Many of the problems with conventional core transport networks are a result of the inherent separation of the IP and optical layers of the network and the need to convert traffic for transport between these layers. Unlike traditional architectures, which attempt to patch the distinct layers together through various means, the IP-over-DWDM approach merges the IP and optical layers into a single, flexible network. This approach eliminates the need for fixed DWDM links, instead employing a flexible, reconfigurable optical transmission layer and tunable DWDM router interfaces. As a result, carriers can minimize the amount of electrical conversion equipment (and the associated costs) and provide true IP-over-DWDM transport (Figure 1). At the same time, service providers retain the capability to manage bandwidth at both the wavelength level through photonic switching devices such as those used by the Cisco ONS 15454 Multiservice Transport Platform (MSTP) and the packet level within the IP router. Carriers using an IP-over-DWDM architecture can maintain the separate IP and optical management infrastructures they use today, if they choose, but can also enjoy the benefits of a fully integrated management solution.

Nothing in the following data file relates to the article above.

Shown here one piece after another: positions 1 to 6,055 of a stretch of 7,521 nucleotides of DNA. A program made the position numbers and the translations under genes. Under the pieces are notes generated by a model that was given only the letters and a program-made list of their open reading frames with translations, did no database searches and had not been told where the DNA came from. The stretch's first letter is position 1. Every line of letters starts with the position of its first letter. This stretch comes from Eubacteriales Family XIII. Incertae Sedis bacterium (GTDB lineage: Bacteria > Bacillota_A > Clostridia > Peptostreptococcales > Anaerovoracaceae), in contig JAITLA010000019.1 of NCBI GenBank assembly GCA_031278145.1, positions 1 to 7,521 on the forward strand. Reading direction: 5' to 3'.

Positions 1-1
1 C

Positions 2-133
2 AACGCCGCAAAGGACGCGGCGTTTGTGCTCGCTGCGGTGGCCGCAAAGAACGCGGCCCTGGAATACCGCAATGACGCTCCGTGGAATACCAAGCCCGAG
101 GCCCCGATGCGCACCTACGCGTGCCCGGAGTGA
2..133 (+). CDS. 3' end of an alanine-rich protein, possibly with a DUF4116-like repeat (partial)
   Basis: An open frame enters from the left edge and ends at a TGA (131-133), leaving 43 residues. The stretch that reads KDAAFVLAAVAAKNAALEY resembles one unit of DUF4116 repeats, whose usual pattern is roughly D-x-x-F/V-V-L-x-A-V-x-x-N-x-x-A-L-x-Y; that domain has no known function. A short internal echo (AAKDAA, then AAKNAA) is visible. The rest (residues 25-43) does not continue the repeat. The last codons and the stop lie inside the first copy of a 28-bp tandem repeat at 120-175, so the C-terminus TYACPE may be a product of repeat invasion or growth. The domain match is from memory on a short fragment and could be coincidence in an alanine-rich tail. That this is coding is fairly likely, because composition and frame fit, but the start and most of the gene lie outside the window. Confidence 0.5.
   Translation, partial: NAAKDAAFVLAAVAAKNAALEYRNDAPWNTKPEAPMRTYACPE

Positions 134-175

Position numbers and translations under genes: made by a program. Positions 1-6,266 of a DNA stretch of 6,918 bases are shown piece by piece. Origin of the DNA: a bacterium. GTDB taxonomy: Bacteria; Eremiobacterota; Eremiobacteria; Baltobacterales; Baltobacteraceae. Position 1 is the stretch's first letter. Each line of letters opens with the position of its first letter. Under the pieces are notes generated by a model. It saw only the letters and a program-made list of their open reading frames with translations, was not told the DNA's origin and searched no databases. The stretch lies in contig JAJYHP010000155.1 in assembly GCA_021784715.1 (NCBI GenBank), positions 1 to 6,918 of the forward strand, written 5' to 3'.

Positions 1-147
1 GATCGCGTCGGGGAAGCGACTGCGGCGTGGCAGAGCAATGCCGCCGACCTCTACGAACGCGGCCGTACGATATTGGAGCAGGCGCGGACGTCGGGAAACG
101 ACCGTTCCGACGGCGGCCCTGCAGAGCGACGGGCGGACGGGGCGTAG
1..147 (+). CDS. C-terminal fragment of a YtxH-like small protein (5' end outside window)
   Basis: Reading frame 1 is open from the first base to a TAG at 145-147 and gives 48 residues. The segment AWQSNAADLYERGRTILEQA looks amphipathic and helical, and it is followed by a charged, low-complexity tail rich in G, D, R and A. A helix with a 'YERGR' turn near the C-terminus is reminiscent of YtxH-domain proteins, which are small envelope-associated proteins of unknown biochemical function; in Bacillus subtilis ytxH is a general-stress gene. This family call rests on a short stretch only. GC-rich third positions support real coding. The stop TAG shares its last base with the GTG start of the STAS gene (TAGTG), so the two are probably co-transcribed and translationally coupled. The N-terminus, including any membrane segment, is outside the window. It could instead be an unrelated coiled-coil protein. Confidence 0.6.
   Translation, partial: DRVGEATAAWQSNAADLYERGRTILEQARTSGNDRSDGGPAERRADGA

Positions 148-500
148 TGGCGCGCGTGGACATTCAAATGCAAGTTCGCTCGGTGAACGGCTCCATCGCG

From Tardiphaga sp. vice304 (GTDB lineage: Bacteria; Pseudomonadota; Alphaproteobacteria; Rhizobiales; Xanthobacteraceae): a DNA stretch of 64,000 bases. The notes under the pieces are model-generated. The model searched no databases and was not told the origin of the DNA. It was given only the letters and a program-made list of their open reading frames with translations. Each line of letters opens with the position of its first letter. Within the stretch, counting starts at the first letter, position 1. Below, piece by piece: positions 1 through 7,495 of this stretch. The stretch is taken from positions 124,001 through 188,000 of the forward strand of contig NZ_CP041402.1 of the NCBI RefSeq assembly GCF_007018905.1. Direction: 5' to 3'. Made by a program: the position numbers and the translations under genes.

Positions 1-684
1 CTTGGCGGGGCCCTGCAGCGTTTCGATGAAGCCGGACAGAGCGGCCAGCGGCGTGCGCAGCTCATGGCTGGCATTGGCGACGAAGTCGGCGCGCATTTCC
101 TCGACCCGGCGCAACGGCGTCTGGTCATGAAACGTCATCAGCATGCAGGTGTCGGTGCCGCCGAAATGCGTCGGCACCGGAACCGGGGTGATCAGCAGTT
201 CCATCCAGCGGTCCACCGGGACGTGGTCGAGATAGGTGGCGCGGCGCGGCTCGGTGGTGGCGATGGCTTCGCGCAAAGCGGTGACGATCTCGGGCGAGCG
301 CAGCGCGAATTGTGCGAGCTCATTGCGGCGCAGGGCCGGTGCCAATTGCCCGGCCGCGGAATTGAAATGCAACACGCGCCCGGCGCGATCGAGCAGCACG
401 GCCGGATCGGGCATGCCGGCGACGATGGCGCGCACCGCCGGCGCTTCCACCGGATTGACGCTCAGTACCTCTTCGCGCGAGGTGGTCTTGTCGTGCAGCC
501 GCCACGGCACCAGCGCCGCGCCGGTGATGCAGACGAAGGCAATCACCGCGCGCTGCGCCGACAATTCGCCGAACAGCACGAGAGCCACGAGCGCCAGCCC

Figure 1. Side-by-Side Comparison of Core Network Architectures
Although full integration of IP and optical network layers was not feasible just a few years ago, recent optical networking innovations have made this architecture a viable option for service providers today. These advances include the emergence of innovations such as the wavelength division multiplexing physical interface (WDM-PHY) on the router and state-of-the-art reconfigurable optical add/drop multiplexing (ROADM) technologies.
WDM-PHY Router Interfaces
When choosing router interfaces in the past, carriers had two options: the LAN-PHY 10 Gigabit Ethernet standard and the Packet over SONET (PoS) OC-192 interface for IP-over-SONET transport. The LAN-PHY standard provides a means of mapping Ethernet frames directly onto a 10 Gigabit Ethernet optical circuit. This strategy is an effective and relatively inexpensive solution for in-station use, but it cannot support essential operations, administration, maintenance, and provisioning (OAM&P) features necessary for carriers to manage core networks. As a result, many carriers use IP-over-SONET interfaces, which can support OAM&P features. However, because this model packages IP-layer capabilities within the TDM framing and overhead function of SONET, it requires substantial additional investment.